ACCOMMODATION OPERATION UNIT III

CLEANING EQUIPMENTS
To keep the hotel clean and hygienic, various equipments and supplies are used. No work can be done without proper equipment. It is important that the housekeeper makes a careful
selection of equipment based on necessity and suitability for use in a hotel industry, appropriate design and required size, rugged construction and finish, ease and availability of maintenance, low initial and operating costs, on-the-job tested performance, safety, and overall efficiency. Supplies should also be studied, and basic procedures developed to use these supplies most effectively in maintaining desired standards of cleanliness. Housekeeping property is broadly classified as either equipment or supplies. Items classified as supplies are consumables, and equipment is reusable. Thus, floor machines, brooms, mops, vacuum machines, etc, are categorized as equipment, whereas cleaning agents are supplies. There are mainly two types of cleaning equipments, viz.
(i)                 Manual cleaning equipments and
(ii)               Mechanical cleaning equipments.
MANUAL CLEANING EQUIPMENTS 
      1)      Brushes
      2)       Mops
a.      Dry mop, dust mop
b.      Wet mop, moist mop
c.       Mop for pre moistening
d.      Pre moistening
e.       Yarn mop
f.       Hot mop
       3)      BROOM
       4)      MELAMINE FOAM
      5)      SQUEEGEES
       6)      CLOTHS
a.      Floor cloths
b.      Wipes and swabs
c.       Scrim
d.      Rags / disposable cloths
e.       Dust sheets
f.       Drugget
g.      Hearth and bucket cloths
 h.      Chamois leather
       7)      CARPET SWEEPER
       8)      SPRAY BOTTLE

      1)      BRUSHES
The brushes are devices with bristles, wire or other filaments, used for cleaning. Brushes used for cleaning come in various sizes, such as very small brushes for cleaning a fine instrument, toothbrushes, the household version that usually comes with a dustpan, or the broomstick. Hall brooms are even larger and are used for cleaning large areas. Cleaning brushes also include brushes for cleaning the toilet, washing glass, finishing tiles, and sanding doors.
There are mainly three types of brushes:
1.      Hard brush: have bristles that are stiff and well spaced. These are most suitable for removal of litter. Example: upholstery brush, carpet brush etc.
2.      Soft brush: have bristles that are flexible and set close together. They can be used to remove loose soil and litter. Example: tooth brush, feather brush, shoe brush, coat brush etc.
3.      Scrubbing brush: can be used to remove heavy soiling from small areas or by the use of mechanical scrubbing machines, if possible. Example: deck scrubber, club shaped / hockey stick shaped toilet brush, etc.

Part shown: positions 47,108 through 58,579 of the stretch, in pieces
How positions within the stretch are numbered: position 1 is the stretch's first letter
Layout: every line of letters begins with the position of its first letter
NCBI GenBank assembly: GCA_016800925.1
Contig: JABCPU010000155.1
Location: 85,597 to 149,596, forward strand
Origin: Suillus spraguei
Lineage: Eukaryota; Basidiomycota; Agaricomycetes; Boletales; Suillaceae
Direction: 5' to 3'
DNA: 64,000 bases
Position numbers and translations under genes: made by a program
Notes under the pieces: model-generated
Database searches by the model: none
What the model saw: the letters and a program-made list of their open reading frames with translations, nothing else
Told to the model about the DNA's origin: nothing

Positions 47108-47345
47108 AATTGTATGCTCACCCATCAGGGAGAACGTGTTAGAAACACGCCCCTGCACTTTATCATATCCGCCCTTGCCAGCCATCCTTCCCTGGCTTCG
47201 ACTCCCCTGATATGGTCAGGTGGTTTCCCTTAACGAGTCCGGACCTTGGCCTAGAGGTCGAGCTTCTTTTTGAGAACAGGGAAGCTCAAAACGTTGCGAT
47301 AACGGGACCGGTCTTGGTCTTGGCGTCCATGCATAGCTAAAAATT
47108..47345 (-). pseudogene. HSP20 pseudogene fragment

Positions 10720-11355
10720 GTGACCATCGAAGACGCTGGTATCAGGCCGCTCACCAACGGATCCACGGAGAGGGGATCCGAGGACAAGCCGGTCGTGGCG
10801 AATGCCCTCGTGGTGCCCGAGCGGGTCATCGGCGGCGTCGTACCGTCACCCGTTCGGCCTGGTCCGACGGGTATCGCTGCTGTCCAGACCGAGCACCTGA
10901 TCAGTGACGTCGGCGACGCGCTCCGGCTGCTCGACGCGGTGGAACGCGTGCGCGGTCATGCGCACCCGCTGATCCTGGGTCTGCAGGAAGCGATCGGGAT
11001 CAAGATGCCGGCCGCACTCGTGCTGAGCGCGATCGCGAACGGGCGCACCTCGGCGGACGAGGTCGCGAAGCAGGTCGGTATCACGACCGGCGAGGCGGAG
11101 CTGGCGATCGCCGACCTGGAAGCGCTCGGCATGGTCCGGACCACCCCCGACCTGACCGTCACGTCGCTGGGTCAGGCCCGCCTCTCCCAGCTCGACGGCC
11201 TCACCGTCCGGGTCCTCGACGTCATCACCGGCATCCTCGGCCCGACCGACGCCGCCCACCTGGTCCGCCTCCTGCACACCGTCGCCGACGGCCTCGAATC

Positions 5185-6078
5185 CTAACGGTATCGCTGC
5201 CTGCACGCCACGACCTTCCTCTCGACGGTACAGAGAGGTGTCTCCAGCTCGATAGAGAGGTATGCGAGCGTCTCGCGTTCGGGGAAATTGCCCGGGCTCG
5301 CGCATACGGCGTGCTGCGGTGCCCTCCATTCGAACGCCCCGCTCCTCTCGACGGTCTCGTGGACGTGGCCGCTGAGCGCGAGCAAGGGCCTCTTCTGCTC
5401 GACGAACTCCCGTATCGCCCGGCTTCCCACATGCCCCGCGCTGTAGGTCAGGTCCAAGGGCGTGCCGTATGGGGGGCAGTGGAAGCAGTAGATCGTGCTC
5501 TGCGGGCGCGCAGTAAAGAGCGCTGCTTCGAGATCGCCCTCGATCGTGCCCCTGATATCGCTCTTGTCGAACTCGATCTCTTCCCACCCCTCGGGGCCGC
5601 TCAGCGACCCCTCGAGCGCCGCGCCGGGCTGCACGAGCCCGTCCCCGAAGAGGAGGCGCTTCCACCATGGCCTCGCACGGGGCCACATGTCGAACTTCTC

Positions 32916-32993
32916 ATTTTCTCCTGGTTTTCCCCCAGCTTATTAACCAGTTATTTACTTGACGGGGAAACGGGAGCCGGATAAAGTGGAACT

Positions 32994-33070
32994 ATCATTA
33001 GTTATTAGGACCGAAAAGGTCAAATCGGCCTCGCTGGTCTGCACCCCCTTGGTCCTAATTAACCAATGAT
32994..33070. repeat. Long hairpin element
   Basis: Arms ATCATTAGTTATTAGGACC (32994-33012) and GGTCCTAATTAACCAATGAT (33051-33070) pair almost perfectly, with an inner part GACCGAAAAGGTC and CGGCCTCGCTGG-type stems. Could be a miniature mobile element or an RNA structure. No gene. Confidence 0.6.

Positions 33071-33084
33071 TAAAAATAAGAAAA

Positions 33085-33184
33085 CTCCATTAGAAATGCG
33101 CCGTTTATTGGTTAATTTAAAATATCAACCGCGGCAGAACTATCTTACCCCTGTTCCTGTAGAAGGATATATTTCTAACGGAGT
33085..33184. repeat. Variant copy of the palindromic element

2)      MOPS
A mop is a tool generally used for cleaning floors, although when possible it is also used for cleaning other surfaces, for example tiled walls, to avoid unhygienic working conditions. The following are the different types of mops
a.       Dry mop, dust mop
b.      Wet mop, moist mop
c.       Mop for pre moistening
d.      Pre moistening
e.       Yarn mop
f.       Hot mop

       A)    Dry mop, dust mop
A dry mop or dust mop is designed to pick up dry, loose contamination like dust, earth and sand from the floor surface. It consists of yarn and / or microfiber and is used as a first step inclining a floor. Dry mops can be similar to the yarn wet mop, but with wider eyes and shorter hairs than wet mops. Professional dry mops consists of a flat sheet of micro fiber textile or sheets with a surface of looped yarn, usually about 15 cm wide, and comes in variable lengths (usually 30 to 100 cm). The professional type is intended for fastening on long handle with a flat pad with the aid of Velcro or a pouch on the mop, in which the pad on the handle fits. The dry mop can in many instances replace abloom and has the ability to hold a limited amount of dust or sand within itself. Ideally, it should be machine washed when it becomes saturated with dust.
      B)    Wet mop, moist mop
A wet mop or moist mop is, in professional cleaning, used as a second step in the cleaning
of a surface. The wet mop is swept over the surface to dissolve and absorb fat, mud and dried-in liquid contamination.
      C)    Yarn mop
In daily usage, a mop is usually equal to a yarn mop. The mop (eye) consists of thick strings of long yarn (about 25 cm) or, in newer models, soft strands of water-absorbing fabric. A yarn mop is usually mounted on a long (about 1.5 m) handle with a ganged end on which the mop cane fastened by turning it clockwise. To clean a floor, the mop is soaked in a bucket of water, usually mixed with a cleaning solution and swept against the surface. Some buckets include a wringer to strain excess water from the mop, so as not to saturate the floor and as not to leave excessive water on the floor. Leaving too much water on the floor will usually result in dust collection and thus result in a less clean floor. Yarn mops are also often used to clean up liquid spills.
        D)    Mop for pre moistening